Do you think Te Papa should purchase works it has already provided funding for?
Te Papa has not ruled out buying the New Zealand offering at this year's so-called "Olympics of the art world" in Venice, raising the eyebrows of some who describe the event as a public money-go- round.
The Venice Biennale, held every two years, is one of the largest stages in art. Curators, dealers and the world's press descend on the Italian city for five months to buy, sign and celebrate the latest breakthroughs in contemporary art.
In June, Europe-based Kiwi Bill Culbert will exhibit his work there as New Zealand's official offering.
Art insiders say it is a worry when Te Papa buys a Biennale work because taxpayers are effectively paying for a work "twice" - once through the $650,000 Creative New Zealand subsidy offered to the artist to create the work and secondly through Te Papa, which then pays the artist for the work.
Forty per cent of a purchase usually goes to the artist's dealer. Biennale commissioner Jenny Harper said this not only went towards shipping of the work but also towards venue hire for the duration of the show and funding travel and accommodation for unpaid attendants who man the exhibition.
A group of patrons raise about $350,000 independently to help the artist produce the work.
A "piecemeal" offering went to the artist out of what remains, Harper said.
Last year Te Papa bought Michael Parekowhai's work On First Looking into Chapman's Homer, which was exhibited at the 2011 Venice Biennale - a bright red Steinway piano decorated with Maori carving and polished paua - for $1.5 million.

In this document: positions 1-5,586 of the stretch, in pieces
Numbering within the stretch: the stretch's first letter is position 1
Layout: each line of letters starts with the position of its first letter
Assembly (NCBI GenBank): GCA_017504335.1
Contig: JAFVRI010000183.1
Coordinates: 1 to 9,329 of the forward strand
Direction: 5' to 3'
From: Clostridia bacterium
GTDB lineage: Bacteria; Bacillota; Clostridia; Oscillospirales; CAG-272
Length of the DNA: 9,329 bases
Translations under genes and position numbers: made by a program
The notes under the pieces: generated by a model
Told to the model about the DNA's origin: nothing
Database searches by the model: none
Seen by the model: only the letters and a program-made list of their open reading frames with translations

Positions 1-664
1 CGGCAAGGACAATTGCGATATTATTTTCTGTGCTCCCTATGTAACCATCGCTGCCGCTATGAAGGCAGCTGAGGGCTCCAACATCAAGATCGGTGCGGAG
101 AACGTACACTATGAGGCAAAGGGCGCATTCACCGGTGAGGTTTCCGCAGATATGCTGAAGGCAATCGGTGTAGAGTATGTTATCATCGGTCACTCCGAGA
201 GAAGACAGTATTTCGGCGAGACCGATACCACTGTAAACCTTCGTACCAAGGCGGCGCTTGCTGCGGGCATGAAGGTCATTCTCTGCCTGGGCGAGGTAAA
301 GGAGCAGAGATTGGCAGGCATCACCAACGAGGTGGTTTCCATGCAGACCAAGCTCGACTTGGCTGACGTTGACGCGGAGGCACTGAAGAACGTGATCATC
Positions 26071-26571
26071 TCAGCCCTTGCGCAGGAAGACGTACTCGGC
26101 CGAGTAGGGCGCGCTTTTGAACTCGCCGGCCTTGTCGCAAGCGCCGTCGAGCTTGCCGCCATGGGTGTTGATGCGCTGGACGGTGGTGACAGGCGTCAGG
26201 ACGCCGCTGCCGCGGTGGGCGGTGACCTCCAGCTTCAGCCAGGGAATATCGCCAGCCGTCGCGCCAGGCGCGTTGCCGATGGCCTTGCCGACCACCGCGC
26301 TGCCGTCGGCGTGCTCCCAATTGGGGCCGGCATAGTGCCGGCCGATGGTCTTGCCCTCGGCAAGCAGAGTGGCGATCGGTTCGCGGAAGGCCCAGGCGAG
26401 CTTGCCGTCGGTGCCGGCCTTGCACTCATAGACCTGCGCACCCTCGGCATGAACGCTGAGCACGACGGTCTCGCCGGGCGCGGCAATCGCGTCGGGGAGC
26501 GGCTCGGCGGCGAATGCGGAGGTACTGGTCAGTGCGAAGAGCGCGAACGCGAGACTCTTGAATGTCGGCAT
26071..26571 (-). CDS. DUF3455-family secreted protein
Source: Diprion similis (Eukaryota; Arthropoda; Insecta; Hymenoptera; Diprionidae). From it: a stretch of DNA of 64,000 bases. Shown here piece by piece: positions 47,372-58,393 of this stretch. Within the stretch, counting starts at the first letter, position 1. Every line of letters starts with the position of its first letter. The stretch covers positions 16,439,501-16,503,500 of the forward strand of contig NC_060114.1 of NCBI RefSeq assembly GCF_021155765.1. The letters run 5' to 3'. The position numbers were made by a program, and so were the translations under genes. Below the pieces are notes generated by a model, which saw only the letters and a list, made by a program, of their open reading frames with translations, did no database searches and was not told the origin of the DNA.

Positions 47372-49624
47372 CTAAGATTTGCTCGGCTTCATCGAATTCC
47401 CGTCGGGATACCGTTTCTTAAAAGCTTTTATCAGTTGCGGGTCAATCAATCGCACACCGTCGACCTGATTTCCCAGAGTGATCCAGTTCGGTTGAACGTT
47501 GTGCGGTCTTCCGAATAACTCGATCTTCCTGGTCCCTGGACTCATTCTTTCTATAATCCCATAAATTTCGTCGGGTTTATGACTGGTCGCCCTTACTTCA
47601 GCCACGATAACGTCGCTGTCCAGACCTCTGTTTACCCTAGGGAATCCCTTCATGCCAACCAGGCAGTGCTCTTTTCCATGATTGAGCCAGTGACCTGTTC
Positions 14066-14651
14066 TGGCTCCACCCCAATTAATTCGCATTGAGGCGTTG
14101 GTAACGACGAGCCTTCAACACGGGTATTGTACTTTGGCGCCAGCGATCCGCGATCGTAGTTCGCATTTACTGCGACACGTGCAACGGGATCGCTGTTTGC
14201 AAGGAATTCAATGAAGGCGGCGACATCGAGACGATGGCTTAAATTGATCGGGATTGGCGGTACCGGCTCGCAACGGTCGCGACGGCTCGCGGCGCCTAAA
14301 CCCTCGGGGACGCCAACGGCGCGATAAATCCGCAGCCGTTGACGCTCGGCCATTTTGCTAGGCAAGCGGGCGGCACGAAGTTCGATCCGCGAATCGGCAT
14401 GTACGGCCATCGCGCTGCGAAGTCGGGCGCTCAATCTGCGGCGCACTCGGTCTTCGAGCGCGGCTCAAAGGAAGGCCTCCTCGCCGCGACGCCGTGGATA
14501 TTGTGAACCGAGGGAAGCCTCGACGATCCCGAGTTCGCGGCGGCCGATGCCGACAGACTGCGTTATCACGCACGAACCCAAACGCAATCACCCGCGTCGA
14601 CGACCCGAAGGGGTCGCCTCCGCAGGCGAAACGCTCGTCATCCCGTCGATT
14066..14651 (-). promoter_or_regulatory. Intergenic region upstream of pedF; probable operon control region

This represented the majority of its yearly acquisitions budget.
One dealer said he hoped the New Zealand taxpayer contribution would be taken into account if Te Papa showed an interest in Culbert's piece.
Culbert's large-scale works are situated around the world and New Zealand.
The Wellington Sculpture Trust bought a piece of his SkyBlues in 2005 for $215,000.
Culbert's Venice work, Front Door Out Back, will feature various large-scale fluorescent lighting works through various spaces in a building on the city's Grand Canal.
Te Papa's acting senior art curator Sarah Farrar said it always looked for key works to add to the collection and the works of the Venice Biennale were no different.
She said there was no policy to buy work from the Biennale but once Te Papa curators had seen Culbert's work they would assess its potential for acquisition.
It already has a large number of works by Culbert.
- Sunday Star Times
- © Fairfax NZ News
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